And that’s why the line becomes memorable and significant to me. It is not that Bob Dylan convinced me that the issue of being there for your friends is a fundamental part of being a good guy, but that he has given me a simple hook to hang a complex notion upon.
Which leads to a secondary point: I’m not a guy who simply believes that my way of seeing the world is the only way of looking upon reality – indeed for me it is patently obvious that this is not so. For many other people however I really do get the feeling that they inhabit a world in which they feel their perception of reality is the only sensible, common sense perception that there is. If you don’t see the world the way they see the world you are, self-evidently, an idiot.
So in that one simple line, Some people will offer you their hand and some won’t, Dylan reminds me of that observation in general, and a specific element of it in particular. A complex issue all tied up in just ten words.
To have the ability to create such a line is a rare gift – one reserved for our greatest poets, playwrights and novelists, and it is a gift Dylan has used on multiple occasions. Not just for me, I think, but for many, many tens of thousands of us, who quite enjoy his music.
Perhaps if there is an interest I might explore one or two other such short significant lines that Bob Dylan has, on occasion, thrown our way.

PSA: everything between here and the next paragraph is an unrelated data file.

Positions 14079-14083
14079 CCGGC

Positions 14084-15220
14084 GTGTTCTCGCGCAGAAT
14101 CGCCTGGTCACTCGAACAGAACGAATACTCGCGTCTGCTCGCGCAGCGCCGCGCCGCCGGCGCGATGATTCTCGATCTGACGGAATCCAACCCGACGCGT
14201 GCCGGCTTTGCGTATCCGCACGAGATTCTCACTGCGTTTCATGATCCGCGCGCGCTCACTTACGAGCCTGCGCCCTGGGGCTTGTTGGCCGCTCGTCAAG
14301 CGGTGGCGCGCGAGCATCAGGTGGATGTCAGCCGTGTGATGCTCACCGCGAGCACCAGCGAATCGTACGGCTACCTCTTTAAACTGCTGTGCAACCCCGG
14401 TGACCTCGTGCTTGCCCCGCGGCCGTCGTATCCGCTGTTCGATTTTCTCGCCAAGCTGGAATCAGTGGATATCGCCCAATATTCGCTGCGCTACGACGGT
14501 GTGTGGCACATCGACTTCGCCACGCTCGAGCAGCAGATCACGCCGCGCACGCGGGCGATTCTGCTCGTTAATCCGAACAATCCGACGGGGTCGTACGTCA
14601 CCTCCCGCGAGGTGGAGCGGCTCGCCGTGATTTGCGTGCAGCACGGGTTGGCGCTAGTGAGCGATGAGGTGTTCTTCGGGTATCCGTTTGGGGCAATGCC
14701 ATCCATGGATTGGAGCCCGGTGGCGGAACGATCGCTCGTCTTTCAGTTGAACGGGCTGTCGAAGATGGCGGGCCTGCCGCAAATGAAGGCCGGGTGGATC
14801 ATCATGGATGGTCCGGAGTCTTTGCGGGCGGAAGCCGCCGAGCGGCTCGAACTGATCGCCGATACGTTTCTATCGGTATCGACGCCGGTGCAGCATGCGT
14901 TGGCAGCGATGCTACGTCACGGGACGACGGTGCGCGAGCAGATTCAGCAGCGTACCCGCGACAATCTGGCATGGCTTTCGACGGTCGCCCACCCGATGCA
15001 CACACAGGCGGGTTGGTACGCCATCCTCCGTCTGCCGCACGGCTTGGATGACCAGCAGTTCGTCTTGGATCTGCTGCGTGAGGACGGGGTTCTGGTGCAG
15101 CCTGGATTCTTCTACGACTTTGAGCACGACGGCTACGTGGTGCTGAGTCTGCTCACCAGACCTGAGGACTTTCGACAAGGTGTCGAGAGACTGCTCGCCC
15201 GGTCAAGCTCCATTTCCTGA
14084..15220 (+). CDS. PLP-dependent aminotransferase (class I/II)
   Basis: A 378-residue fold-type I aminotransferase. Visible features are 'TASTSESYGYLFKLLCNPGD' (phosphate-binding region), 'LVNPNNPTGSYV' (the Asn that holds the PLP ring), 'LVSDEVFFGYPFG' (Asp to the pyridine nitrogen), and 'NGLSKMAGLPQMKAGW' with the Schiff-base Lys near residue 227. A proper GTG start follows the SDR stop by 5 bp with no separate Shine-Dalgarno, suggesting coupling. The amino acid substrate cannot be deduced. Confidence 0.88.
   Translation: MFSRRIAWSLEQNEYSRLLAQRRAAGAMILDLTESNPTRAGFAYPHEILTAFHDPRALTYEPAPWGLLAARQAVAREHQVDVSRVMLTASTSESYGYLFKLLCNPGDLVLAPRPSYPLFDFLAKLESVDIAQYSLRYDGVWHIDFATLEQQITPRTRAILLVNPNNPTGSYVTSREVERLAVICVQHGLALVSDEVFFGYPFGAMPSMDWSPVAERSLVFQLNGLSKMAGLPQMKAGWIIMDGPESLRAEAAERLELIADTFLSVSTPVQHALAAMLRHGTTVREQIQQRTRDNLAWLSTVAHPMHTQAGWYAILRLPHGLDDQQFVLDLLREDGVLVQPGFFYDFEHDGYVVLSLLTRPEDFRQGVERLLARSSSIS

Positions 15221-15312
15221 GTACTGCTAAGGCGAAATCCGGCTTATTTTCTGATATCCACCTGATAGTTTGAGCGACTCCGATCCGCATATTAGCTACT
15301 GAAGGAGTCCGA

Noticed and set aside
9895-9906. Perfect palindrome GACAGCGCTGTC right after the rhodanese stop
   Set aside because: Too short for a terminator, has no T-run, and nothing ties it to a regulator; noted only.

What else is on the site
- 1: Over 400 reviews of Dylan songs. There is an index to these in alphabetical order on the home page, and an index to the songs in the order they were written in the Chronology Pages.
- 2: The Chronology. We’ve taken all the songs we can find recordings of and put them in the order they were written (as far as possible) not in the order they appeared on albums. The chronology is more or less complete and is now linked to all the reviews on the site. We have also recently started to produce overviews of Dylan’s work year by year. The index to the chronologies is here.
- 3: Bob Dylan’s themes. We publish a wide range of articles about Bob Dylan and his compositions. There is an index here. A second index lists the articles under the poets and poetic themes cited – you can find that here.
- 4: The Discussion Group We now have a discussion group “Untold Dylan” on Facebook. Just type the phrase “Untold Dylan” in, on your Facebook page or follow this link
- 5: Bob Dylan’s creativity. We’re fascinated in taking the study of Dylan’s creative approach further. The index is in Dylan’s Creativity.
- 6: You might also like: A classification of Bob Dylan’s songs and partial Index to Dylan’s Best Opening Lines